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Date: Fri 15-Jan-1999



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Date: Fri 15-Jan-1999

Publication: Bee

Author: JAN

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Newtown's Schoolhouses Once Were Places Where Battle Lines Were Drawn

(with photos)


Little one-room schoolhouses are often remembered with nostalgia. But those

very same schools that raise such a charming picture of the "good old days"

sometimes became the center of feuds between families or conflicts that

brought out deeper splits that existed in the town as a whole.

Town Historian Dan Cruson gave about 40 attendees a look at the schoolhouses

and their sometimes lively history in the late 19th and early 20th Century

during a lecture and slides presentation January 11 at the Booth Library. The

program sponsored by the Newtown Historical Society.

His talk centered mostly on the Gray's Plain School War and the rivalries that

surrounded Newtown High School, which was housed in 1902 in the former Newtown

Academy building.

In 1839 the local school districts were corporate bodies that had the power to

elect their own committees for hiring teachers and levying taxes to support

the schools.

The School Board of Visitors had jurisdiction over all the districts. The

committees and the Board of Visitors worked smoothly together until the state

moved to centralize education by giving all powers to the Board of Visitors.

In Newtown, this polarization was mostly verbal, except at Gray's Plain.

The Gray's Plain dispute began as a minor conflict, but before it was over

education in that school had come to a halt for several months, two court

injunctions had been issued, and there were trials for assault and misuse of


Mr Cruson said during this period The Newtown Bee received impassioned

letters, a war of words, from both sides of the dispute.

In the summer of 1893, Martin Ryan, the chairman of the Gray's Plain district

committee, hired his daughter, Agnes, as the teacher. When he lost the

position the next year to George Winton, Mr Ryan announced he had again hired

his daughter to teach, Mr Cruson said. Since he hired her while he was still

committeeman, the hiring was legal, Mr Ryan argued.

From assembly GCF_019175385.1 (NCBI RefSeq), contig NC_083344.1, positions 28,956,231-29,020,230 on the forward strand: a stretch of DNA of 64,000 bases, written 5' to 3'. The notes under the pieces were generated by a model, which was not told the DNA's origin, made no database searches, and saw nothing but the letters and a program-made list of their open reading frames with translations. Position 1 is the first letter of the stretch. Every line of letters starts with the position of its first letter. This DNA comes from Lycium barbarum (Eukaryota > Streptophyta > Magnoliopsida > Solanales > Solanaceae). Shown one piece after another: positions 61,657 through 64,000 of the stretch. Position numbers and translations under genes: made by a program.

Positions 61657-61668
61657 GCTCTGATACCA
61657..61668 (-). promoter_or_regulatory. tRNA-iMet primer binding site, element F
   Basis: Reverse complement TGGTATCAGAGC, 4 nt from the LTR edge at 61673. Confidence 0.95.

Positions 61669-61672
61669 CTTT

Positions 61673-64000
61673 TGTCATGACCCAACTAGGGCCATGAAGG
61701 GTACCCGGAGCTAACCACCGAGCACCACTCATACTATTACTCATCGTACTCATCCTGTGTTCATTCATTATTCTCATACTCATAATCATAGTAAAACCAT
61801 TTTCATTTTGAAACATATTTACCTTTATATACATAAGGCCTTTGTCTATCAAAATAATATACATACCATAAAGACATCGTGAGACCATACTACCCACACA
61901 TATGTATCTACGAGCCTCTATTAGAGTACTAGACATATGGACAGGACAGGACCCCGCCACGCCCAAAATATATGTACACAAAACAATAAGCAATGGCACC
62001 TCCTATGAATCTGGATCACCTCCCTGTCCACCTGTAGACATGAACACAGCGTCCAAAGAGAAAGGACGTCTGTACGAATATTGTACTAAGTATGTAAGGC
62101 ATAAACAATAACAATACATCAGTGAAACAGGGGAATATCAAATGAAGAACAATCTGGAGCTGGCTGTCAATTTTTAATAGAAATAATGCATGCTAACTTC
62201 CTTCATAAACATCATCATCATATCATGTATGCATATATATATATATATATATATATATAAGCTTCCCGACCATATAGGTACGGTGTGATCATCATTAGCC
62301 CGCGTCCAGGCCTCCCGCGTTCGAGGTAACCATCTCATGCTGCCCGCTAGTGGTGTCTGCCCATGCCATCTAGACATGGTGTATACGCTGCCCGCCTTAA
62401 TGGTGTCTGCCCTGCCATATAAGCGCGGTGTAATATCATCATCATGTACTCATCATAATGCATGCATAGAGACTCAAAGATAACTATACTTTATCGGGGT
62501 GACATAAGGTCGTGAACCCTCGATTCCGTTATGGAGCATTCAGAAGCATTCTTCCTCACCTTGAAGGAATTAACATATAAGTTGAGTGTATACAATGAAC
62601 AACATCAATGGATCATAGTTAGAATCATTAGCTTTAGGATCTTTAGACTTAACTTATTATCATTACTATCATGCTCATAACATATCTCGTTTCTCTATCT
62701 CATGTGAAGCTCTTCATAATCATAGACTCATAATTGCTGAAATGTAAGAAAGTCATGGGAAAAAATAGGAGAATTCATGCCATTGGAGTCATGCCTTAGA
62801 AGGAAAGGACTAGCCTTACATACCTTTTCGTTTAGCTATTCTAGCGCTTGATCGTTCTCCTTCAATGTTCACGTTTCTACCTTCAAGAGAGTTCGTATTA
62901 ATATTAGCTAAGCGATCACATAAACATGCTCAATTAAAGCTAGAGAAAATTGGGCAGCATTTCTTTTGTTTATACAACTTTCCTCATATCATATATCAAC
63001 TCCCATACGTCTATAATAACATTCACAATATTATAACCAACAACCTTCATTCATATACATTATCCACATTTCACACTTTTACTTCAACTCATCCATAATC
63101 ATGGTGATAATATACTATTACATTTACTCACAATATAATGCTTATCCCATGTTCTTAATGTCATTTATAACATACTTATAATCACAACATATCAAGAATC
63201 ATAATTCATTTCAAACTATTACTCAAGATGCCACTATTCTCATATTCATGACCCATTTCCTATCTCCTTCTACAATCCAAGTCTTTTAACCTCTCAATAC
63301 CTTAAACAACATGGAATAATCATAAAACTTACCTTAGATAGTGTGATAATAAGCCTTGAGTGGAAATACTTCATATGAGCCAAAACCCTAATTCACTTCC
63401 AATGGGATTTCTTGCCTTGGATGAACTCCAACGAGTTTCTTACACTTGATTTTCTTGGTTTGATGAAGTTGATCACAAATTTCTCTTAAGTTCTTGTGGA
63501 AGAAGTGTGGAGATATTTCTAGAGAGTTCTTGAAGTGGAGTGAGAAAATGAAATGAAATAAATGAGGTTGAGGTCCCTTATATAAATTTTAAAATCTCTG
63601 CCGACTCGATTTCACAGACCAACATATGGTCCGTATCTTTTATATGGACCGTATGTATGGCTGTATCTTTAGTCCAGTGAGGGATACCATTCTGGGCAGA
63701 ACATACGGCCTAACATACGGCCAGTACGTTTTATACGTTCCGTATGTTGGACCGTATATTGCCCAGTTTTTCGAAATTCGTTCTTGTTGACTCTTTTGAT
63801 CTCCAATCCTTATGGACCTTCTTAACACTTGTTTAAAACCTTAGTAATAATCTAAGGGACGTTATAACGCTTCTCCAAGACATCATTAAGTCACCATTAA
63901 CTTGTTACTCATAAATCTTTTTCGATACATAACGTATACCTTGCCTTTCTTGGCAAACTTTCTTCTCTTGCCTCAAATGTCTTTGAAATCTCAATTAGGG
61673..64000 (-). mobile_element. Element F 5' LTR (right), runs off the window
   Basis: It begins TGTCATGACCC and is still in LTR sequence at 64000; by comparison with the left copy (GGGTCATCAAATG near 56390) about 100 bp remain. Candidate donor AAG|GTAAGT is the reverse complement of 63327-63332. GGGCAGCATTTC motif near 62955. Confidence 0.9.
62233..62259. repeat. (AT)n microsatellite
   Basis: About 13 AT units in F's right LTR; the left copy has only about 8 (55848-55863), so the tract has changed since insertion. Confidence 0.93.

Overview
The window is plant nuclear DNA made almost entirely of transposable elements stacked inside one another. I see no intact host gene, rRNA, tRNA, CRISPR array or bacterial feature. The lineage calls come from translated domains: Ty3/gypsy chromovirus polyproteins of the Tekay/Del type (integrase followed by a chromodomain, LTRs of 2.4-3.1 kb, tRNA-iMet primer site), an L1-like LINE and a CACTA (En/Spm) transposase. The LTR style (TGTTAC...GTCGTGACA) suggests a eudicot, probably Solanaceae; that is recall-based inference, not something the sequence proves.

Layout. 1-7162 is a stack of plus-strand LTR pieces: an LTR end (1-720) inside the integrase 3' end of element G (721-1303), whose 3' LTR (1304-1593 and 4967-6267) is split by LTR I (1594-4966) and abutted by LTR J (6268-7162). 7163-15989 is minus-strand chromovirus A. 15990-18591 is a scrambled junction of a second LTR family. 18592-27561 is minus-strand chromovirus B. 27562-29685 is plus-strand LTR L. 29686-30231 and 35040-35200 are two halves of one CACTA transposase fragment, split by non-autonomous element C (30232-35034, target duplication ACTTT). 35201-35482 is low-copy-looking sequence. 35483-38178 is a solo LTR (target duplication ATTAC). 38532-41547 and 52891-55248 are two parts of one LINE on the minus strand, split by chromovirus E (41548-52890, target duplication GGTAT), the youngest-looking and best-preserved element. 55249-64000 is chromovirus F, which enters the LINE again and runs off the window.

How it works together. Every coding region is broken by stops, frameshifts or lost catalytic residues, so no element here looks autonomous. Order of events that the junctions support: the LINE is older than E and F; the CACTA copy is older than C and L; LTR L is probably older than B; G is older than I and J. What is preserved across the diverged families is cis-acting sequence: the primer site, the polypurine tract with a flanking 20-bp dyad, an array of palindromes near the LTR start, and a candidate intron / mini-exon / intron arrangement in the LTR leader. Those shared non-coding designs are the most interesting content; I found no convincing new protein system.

During a special meeting of the district called by Mr Winton, the hiring of

Miss Ryan was rescinded. In September, an attempt to rescind that decision and

to allow her to teach failed.

However, Miss Ryan was trying to teach. In September, when she found the

school locked, she went to Mr Winton and asked for the keys. He refused and

told her she had been fired.

On the second day, she went to the school, again found the door locked, and

started teaching her sisters outside.

Special meetings continued, with allies of Mr Ryan trying to have the Board of

Visitors take control of the school and hire a teacher. On November 18, they

were successful.

The lock was removed, and Miss Ryan began to teach. That afternoon, Mr Winton

changed the lock again.

Two days later, the school was broken into and Miss Ryan again began to teach.

Her father was present, chopping some firewood, when Mr Winton and others

approached. He raised his axe and threatened them if they entered the school.

During the ensuing scuffle, two of the men received several minor cuts before

getting the axe away from him.

They then tossed Miss Ryan's belongings outside and removed her from the

school, locking the door and nailing rails across the opening.

Miss Ryan said she had been slapped twice in the face, but a later court case

was thrown out because there was a question of whether she was really struck.

While there were conflicting accounts about that, there is agreement the men

forcibly removed her from the building.

"A series of court cases got very nasty," Mr Cruson said.

A Case Of Arson

In 1902, the Newtown Academy building, originally located on Sunset Hill but

moved in 1892 to Church Hill Road, was sold to the town to be its high school.

It continued to function in that capacity until a fire destroyed it in 1920.

In 1919, a squabble erupted between two town factions over the dismissal of a

teacher. One large faction formed its own school, the Newtown Community

School. The children of the other faction continued to meet in the high school

until the fire.

The fire was determined to be arson, and accusations over who was responsible

split the town so much that one faction sent their children by train to school

in New Milford and others sent theirs to the Newtown Community School, which

was formed in 1919.

"A lot of people in the community accused the Catholics of setting the fire,"

Mr Cruson said. "It separated the town. The town was split wide open on this."

The 1920s was an anti-Irish, anti-Catholic period, he noted, across the nation

and in Newtown. "It was more acrimonious than between the blacks and whites in

the south. The memory of it is still there."

To reunify the town's school system, Mary Hawley stepped in.

"It was clearly implied she could smooth over the split and bring everyone

back," Mr Cruson said. "The high school and the elementary schools were

brought together in Hawley School."

Comments are open. Be civil.

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